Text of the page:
Principles for the Safe Use of Painkillers

Despite the threat of becoming addicted to painkillers, there are conditions in which they are mandatory. The postoperative period, the treatment of cancer and many other conditions are always accompanied by unbearable pain that cannot be tolerated.

If you use pain medications prescribed by your doctor in a strictly prescribed dose and do not prolong their intake on your own, they will not cause addiction, even if the dosage is increased.

If you feel better, doctors are in no hurry to cancel the treatment, as the body is used to pain medication. To stop taking the drug, the attending physician gradually and according to a certain scheme reduces his dose until it is completely discontinued.

Myth 1. If the previous dosage has stopped helping me, or after I discontinue the drug, I have a “breakdown,” I am an addict.

Addiction to a substance is not characterized only by these symptoms. Anyone can become insensitive to a certain dose of the drug or meet with some degree of dependence, just as coffee lovers cannot live without a morning cup of strong coffee. But this does not mean a painful, drug addiction.

What is addiction?

Many people incorrectly use the term “addiction,” denoting to them physical addiction to the substance. Western narcologists adapt the interpretation of the term for ordinary people: “Dependence is a chronic disease that occurs due to the compulsive use of a narcotic substance that causes harm or causes dysfunction of any kind, while a person does not stop using the substance, despite the conscious and obvious harm.”

Other doctors add that the drug forces you to subjugate most of your life: time, effort, money and other resources are being spent to get a new dose. Physical dependence has different symptoms. It can be both part of drug addiction and an independent component of human behavior. But it does not cause an obsession to get a new dose of medicine and does not prevent a person from living as usual.

If, after stopping the drug, you have signs of withdrawal, this does not mean that you are an addict. This is just a signal that you have stopped taking it too sharply and you need medical advice on how to give up the drug gently and painlessly.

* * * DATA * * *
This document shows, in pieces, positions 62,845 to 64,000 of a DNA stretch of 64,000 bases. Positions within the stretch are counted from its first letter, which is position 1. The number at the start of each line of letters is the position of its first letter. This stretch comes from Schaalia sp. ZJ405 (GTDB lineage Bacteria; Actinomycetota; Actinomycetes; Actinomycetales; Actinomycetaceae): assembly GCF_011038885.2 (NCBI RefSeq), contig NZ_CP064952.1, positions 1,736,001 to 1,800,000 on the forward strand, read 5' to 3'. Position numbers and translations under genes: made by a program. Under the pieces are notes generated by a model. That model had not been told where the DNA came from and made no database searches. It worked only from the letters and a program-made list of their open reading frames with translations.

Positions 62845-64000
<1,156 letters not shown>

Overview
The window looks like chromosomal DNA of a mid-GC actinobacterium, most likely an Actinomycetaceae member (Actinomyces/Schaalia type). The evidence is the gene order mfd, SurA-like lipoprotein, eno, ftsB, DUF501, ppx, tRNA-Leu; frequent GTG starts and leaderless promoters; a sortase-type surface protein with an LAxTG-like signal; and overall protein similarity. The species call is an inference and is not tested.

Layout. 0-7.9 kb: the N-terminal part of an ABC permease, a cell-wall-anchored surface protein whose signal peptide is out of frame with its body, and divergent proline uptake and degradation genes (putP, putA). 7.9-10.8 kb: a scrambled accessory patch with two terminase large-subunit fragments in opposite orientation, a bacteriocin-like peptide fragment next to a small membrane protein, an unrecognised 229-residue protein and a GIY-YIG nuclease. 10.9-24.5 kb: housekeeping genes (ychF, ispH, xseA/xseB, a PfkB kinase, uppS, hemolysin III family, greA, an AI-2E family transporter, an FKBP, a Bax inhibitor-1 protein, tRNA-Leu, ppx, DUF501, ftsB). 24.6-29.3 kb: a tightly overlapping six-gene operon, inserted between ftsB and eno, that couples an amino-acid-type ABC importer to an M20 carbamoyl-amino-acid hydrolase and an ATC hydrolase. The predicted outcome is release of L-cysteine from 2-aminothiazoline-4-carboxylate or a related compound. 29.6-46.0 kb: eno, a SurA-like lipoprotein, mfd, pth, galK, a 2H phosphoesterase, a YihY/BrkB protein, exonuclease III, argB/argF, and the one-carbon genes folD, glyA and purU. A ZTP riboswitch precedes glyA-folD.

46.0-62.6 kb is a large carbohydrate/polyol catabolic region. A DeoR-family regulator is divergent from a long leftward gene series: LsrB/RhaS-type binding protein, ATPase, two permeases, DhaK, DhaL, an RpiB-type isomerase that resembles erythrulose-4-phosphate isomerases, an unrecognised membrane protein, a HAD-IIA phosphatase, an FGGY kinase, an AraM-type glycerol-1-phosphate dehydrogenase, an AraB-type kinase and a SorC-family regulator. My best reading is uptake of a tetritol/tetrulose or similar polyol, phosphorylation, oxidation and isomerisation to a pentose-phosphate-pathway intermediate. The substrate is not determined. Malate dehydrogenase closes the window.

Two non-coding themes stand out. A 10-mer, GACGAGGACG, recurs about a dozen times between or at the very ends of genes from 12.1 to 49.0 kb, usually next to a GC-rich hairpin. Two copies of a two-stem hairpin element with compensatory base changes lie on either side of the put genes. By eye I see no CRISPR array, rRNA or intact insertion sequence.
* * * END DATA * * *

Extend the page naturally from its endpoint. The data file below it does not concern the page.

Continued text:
Myth 2. If you take painkillers for a long time, addiction necessarily develops.

Most patients who have been prescribed pain medication for a long period of time do not experience addiction while taking drugs in accordance with the indicated dosage.

If you start taking them more often than prescribed, increase the dose or seek prescriptions for potent drugs from different doctors without telling them that you are already taking the drug, beware: this behavior may indicate addiction. As mentioned earlier, you begin to become an addict if the “relationship” with the substance causes life problems, but you continue to take it and are not looking for help.

Identifying addiction to painkillers is not easy. It is much easier to diagnose addiction when a person indulges in "club" drugs like marijuana or cocaine. If a person close to you takes prescribed medications that relieve pain, you will probably never know whether he actually experiences more painful sensations than before, and whether the previous dosage really does not help him. Symptoms of severe pain and drug addiction are somewhat similar: in both cases, something happens in the brain that forces the person to look for a new dose.

Of course, strong painkillers are unsafe drugs. That is why you should never take them without a prescription.

Myth 3. Since the majority does not become addicted to painkillers, I can take them completely calmly.

Even if it is a banal analgin or ibuprofen, uncontrolled administration of painkillers, especially regular, is extremely undesirable. There is nothing terrible or shameful to go to the doctor and find out which pain medication, in what dosage, with what frequency you need to take for headaches, muscle pains or other “everyday” pains. Moreover, any substances in certain doses are potentially fraught with dependence.